Dear Miss Manners:

I was a guest this summer at two high school graduations, one of a relative, one of the son of a good friend. It has been some years since I last attended a graduation ceremony, and it seems the behavior of guests has changed radically.

Some graduating seniors were wildly applauded, with paper airplanes thrown and banners waving, not only by their friends in the audience, but also, I was amazed to see, by their parents and older relatives. Other graduating seniors walked across the stage in absolute silence.

The rudeness was quite striking, especially as the principal had admonished the audience that no child's moment should be obscured. But he contributed to the problem himself, as a relative of his was among the graduates and he twice took the opportunity to embrace and congratulate the young person on the stage.

The school band was present and played for the entrance and exit of the graduating class, but there was no music at all during the awarding of diplomas--only noisy celebration for those favored, and complete silence for those not.

It was impossible for me to believe the words spoken by the school administrators about how cherished each and every student was by the school and the community as a whole--while observing the treatment of those same students by their school and community. If the treatment was so absolutely rude on graduation day, it must have been much worse during the four years attending that school.

There could have been no better lesson on the need to improve public schools than attending that graduation; in future, I shall back every effort to dilute the power of public schools--the manner in which they wield that power is destructive to the children they purportedly exist to serve.

Do not start withholding your taxes, please. The habit of whooping it up for friends, relatives and school heroes as they receive their diplomas is as common in private schools as in public.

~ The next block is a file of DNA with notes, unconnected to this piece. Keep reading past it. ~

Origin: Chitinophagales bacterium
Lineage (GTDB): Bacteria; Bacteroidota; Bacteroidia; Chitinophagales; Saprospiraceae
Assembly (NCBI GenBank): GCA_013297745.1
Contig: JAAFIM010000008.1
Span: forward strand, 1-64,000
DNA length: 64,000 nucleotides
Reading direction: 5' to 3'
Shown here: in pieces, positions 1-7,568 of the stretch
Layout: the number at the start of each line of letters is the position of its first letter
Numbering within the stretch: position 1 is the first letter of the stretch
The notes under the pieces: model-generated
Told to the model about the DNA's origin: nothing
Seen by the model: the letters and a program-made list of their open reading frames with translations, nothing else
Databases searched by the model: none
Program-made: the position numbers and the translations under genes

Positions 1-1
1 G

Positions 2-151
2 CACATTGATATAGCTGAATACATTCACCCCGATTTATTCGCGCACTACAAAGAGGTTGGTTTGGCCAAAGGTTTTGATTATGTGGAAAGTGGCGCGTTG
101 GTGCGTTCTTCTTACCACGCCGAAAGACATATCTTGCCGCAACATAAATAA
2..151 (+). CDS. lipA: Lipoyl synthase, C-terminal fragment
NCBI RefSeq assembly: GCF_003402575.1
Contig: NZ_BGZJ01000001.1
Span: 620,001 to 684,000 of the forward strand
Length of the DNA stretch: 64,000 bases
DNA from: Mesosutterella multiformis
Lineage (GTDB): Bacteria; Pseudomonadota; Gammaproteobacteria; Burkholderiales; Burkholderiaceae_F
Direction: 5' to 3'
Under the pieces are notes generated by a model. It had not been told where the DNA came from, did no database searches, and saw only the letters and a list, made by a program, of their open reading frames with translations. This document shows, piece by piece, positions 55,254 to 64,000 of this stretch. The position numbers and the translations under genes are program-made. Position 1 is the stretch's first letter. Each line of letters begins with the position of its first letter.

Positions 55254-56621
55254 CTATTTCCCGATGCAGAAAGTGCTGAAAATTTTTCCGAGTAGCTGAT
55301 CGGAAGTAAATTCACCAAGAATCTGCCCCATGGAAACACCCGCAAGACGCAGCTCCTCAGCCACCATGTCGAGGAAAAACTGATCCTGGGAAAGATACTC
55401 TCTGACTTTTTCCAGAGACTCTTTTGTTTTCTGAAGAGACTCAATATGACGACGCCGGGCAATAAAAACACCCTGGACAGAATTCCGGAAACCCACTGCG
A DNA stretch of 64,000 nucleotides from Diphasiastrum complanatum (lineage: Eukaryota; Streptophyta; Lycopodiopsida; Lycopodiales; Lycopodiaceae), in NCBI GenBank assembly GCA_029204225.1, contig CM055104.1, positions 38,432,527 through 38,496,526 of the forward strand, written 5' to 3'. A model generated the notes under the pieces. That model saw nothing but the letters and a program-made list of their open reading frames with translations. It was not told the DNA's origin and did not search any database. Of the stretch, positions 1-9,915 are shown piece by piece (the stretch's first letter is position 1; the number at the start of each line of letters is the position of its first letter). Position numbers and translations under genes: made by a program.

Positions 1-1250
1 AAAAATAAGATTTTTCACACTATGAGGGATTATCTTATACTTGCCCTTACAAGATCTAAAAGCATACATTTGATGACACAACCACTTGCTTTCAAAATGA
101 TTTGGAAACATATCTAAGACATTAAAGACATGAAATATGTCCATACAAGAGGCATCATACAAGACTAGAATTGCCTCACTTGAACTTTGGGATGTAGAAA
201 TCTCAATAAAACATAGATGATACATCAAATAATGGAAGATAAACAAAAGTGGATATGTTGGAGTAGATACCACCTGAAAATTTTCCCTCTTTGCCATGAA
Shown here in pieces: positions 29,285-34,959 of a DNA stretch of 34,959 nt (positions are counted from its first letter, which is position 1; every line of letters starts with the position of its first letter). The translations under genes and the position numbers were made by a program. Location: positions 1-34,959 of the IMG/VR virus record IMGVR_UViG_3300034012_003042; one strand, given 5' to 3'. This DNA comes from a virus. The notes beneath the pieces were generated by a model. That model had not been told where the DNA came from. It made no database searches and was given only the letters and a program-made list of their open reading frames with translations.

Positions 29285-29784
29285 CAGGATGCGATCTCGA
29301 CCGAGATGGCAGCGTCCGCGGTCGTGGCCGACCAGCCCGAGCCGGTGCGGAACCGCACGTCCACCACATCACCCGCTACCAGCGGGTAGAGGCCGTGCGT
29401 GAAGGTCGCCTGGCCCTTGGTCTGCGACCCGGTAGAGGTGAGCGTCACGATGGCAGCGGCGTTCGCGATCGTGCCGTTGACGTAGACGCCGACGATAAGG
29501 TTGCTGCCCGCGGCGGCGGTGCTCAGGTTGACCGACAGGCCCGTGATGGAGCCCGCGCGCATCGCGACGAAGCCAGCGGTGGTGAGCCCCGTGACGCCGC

Miss Manners hesitated to condemn this practice when it first began to appear. Graduation is a time for jubilation, and even she is not immune to the charms of youthful exuberance and family pride.

Nor did she exercise herself over the unevenness of the situation as much as you are good-hearted enough to do. By the time students are graduated, they are aware that there are differences--in objectives, as well as results--and what may seem pathetic to you may be a point of pride. You don't know which graduates are relieved that their fond parents are not making spectacles of themselves.

Still, Miss Manners now agrees with you that things have gone too far. The cheering has become more orchestrated than spontaneous, and more competitive than celebratory. School officials will not only have to issue that initial warning--and obey it themselves--but warn the graduates that they will interrupt after the first demonstration to make the request firmly again.

Feeling incorrect? Address your etiquette questions (in black or blue-black ink on white writing paper) to Miss Manners, in care of this newspaper.